A whizz round Melbourne this morning. The city is compact and easy to navigate; it has a comfortable buzz about it. I’ve come out on a shopping mission today and Melbourne is a great place to shop. It’s not the most photogenic of cities, but I like the spacious streets and heavy Victorian/1930s colonial architecture, of the centre. Behind, tower modern skyscrapers, purple, green and black mosaics. Sandwiched in the middle, Chinatown,with the usual dragon gates and scarlet lanterns. I purchase a brand new underwater camera, identical to the one I have at home, and then set off to the landmark Queen Victoria market, aiming to eat lunch there. But Chinatown spills out into lines of bright and tempting Asian eateries, abutting the main department stores, and I’m seduced into a Japanese restaurant, where the (very fresh) sushi is indeed excellent.
Melbourne is looking like a great foodie city. There are a huge variety of offerings, unusual and otherwise. There’s much less in the usual western fast food line and a great deal of oriental, as well as bakeries displaying a range of delights, most notably roll shaped cakes and pasties slathered with bright coatings (I’m not sure what of) that I’ve never seen before. The market has even more to offer. But I’m seduced again, this time into purchasing a pair of UGG boots. I’ve been worrying that Tasmania, my next stop, will be uncomfortably cold and I’ve only got trainers with me, wet (and very smelly) from Niue. These UGGs are proper Australian ones, not the Chinese made American ones, which are at least double the price. UGG is simply a generic word for sheepskin boots here, a stall holder spends a good half hour explaining to me. I check up on the internet when I get back. Wikipedia confirms what he said. It also states that the average Australian wears them as slippers and wouldn’t be seen dead on the street with them on, as they’re deemed to be ‘daggy’.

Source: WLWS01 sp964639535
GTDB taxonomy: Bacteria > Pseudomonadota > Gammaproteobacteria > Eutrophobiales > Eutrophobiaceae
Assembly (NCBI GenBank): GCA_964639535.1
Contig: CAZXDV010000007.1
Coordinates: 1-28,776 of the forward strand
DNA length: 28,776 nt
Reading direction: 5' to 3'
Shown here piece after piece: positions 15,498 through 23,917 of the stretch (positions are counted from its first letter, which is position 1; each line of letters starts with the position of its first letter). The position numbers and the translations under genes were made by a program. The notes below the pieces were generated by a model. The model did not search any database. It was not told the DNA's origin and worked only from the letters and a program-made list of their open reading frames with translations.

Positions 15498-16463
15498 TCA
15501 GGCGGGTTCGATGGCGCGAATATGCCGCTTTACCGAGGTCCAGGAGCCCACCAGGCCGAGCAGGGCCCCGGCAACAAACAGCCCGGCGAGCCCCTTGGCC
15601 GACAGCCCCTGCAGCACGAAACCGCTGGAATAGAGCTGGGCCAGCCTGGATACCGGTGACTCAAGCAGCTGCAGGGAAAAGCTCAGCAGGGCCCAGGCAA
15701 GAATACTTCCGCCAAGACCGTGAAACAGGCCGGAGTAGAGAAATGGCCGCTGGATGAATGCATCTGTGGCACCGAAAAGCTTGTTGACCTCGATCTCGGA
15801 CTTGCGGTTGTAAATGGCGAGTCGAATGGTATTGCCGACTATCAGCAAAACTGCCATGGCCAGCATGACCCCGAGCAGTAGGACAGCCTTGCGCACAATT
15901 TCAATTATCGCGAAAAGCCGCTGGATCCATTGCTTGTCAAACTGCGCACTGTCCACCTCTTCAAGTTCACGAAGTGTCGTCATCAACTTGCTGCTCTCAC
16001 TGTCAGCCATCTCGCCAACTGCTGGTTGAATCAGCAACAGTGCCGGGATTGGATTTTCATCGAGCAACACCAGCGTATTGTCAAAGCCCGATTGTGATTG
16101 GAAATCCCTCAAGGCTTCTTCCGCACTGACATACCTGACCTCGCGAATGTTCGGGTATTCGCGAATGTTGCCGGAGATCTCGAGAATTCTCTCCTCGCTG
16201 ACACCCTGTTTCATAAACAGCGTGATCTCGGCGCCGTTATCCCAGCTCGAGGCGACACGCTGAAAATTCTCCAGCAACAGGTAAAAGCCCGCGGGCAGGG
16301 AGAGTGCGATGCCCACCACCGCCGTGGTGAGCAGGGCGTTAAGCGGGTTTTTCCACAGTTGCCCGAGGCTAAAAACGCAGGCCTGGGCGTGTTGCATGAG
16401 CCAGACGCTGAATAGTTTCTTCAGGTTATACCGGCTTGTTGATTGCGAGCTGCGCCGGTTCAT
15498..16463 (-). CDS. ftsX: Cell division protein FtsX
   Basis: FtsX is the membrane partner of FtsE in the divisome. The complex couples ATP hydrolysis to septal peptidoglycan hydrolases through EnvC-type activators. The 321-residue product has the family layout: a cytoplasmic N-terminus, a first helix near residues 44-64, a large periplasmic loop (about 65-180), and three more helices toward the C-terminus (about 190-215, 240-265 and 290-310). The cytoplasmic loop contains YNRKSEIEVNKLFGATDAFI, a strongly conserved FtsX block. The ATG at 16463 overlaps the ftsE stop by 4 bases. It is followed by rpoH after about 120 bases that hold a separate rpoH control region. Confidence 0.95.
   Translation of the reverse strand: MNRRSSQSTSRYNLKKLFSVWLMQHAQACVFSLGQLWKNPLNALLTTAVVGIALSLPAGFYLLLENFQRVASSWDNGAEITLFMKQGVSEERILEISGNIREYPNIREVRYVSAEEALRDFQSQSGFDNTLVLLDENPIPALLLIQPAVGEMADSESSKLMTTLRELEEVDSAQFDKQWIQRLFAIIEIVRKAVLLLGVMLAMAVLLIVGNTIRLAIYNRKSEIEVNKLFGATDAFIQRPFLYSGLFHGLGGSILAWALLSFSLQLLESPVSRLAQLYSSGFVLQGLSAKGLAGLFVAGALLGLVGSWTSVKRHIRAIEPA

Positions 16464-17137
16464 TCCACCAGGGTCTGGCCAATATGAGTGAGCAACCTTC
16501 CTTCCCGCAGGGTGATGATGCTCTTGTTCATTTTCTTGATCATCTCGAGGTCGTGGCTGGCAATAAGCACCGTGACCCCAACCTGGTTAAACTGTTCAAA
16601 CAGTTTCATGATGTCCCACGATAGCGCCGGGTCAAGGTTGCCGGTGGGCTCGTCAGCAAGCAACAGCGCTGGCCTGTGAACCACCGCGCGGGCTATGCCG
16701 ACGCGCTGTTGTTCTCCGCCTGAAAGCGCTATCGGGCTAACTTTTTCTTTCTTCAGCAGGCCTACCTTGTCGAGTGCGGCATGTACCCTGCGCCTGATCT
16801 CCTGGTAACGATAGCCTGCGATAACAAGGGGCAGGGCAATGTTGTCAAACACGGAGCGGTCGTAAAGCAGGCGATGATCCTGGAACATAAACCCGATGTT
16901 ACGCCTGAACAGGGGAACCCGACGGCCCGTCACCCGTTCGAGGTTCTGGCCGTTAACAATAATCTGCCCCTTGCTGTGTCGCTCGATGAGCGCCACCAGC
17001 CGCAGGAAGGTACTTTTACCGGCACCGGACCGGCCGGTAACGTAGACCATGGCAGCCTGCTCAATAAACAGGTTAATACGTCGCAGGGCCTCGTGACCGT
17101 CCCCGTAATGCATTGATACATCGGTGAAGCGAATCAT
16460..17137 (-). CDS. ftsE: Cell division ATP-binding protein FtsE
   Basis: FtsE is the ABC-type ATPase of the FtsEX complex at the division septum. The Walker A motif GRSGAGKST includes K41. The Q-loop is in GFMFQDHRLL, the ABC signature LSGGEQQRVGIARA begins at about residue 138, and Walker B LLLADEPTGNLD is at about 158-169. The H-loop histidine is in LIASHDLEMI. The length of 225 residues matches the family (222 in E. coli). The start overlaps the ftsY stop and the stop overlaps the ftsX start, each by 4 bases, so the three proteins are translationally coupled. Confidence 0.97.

I walk back to my hotel surveying footwear as I go. There’s not an UGG in sight, not so much as a tall boot. The footwear of choice is a trainer or heavy ankle boots (DM style). Nearly everyone has several inches of bare calf below their trousers.